Many digital humanities projects require not only a plan to develop software, but a complex set of software protocols to represent culture. Magic will demonstrate the innovations present in cultural code and provide an in-depth look at the practitioners engaged in their solutions. The interface will include media such as video documentaries, audio interviews, and text analysis, while also including interactive techniques to demonstrate how code represents culture and vise versa.
A Magic reader will see two columns: in the right column are code excerpts; in the left column are cultural materials. Hovering your mouse over specific pieces of the code will reveal media objects describing and annotating the code. The media objects might be textual descriptions, interviews with the creators and users of the software describing its significance, writing about related themes, or a snippet of the front-end project it operates on. Likewise, interacting with the cultural material in the left column will reveal code that produces or engages the material. Using the split-screen, one side examines the “who” and “why” of culturally-sensitive software, the other discovers the “what” and “how”.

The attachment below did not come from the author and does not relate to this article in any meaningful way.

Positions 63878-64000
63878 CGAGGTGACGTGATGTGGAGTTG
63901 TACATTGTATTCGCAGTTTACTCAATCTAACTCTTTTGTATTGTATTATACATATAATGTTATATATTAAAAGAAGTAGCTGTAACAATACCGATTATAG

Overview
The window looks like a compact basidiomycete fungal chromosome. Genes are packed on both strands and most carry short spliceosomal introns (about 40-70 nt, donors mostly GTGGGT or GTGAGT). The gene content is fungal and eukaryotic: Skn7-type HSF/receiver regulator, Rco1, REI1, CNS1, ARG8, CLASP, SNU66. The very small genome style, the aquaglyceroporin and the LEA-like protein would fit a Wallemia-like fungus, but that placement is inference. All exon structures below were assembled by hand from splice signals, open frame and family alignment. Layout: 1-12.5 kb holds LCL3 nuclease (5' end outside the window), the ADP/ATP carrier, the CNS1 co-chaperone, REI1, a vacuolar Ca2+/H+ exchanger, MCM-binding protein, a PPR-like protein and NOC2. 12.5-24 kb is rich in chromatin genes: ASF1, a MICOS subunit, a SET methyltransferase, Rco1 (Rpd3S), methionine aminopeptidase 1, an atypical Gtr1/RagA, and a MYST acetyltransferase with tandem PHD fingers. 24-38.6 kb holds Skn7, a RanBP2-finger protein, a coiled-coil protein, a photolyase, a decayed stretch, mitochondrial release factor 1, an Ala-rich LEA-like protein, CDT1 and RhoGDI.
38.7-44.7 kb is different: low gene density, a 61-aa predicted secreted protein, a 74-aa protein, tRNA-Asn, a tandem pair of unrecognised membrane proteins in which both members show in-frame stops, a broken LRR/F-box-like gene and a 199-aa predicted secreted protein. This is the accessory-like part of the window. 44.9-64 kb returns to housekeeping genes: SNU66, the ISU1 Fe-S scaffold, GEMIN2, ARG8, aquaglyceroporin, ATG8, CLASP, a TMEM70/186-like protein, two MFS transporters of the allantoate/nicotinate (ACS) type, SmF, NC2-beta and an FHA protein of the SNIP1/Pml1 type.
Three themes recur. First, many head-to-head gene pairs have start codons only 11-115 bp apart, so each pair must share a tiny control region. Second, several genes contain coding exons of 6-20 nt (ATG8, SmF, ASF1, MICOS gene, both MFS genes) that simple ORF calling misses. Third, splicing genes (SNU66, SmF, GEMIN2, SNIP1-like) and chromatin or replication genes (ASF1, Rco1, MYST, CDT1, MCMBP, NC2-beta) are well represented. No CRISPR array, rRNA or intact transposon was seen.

Magic explores the relationship between software and culture while also highlighting humanities projects that have made impacts on culture. The content of Magic will be dictated by the projects it features, and we are in the process of discovering projects to include. A part of Magic that may be of particular interest to Critical Code Studies is that the actual executable software created by running a piece of code is weighted equally with all other media that annotate the code. Rather than focusing on code as a means to an executable end, the executable is merely one interpretation of a text document written in a coded language.
(This post originally published at the Critical Code Studies Working Group, February 2, 2010.)